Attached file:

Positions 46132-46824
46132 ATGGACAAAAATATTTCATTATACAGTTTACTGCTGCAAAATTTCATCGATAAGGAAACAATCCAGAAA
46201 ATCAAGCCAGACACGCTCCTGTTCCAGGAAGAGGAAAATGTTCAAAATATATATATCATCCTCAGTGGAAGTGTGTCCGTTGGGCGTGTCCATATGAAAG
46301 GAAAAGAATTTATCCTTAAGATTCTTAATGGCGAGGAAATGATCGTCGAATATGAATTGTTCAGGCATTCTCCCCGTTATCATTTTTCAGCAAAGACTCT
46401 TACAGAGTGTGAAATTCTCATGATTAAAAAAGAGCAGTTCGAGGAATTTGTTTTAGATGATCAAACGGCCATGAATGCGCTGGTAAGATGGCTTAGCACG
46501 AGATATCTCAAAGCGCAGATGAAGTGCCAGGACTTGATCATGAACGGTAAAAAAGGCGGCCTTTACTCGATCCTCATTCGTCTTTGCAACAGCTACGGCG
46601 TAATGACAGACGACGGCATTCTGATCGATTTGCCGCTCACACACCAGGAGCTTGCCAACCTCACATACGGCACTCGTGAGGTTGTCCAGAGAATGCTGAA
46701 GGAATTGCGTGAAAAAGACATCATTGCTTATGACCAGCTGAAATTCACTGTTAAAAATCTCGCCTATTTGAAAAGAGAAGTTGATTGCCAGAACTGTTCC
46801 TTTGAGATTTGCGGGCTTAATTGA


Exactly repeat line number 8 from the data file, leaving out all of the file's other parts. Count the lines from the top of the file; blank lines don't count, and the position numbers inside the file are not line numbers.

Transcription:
46701 GGAATTGCGTGAAAAAGACATCATTGCTTATGACCAGCTGAAATTCACTGTTAAAAATCTCGCCTATTTGAAAAGAGAAGTTGATTGCCAGAACTGTTCC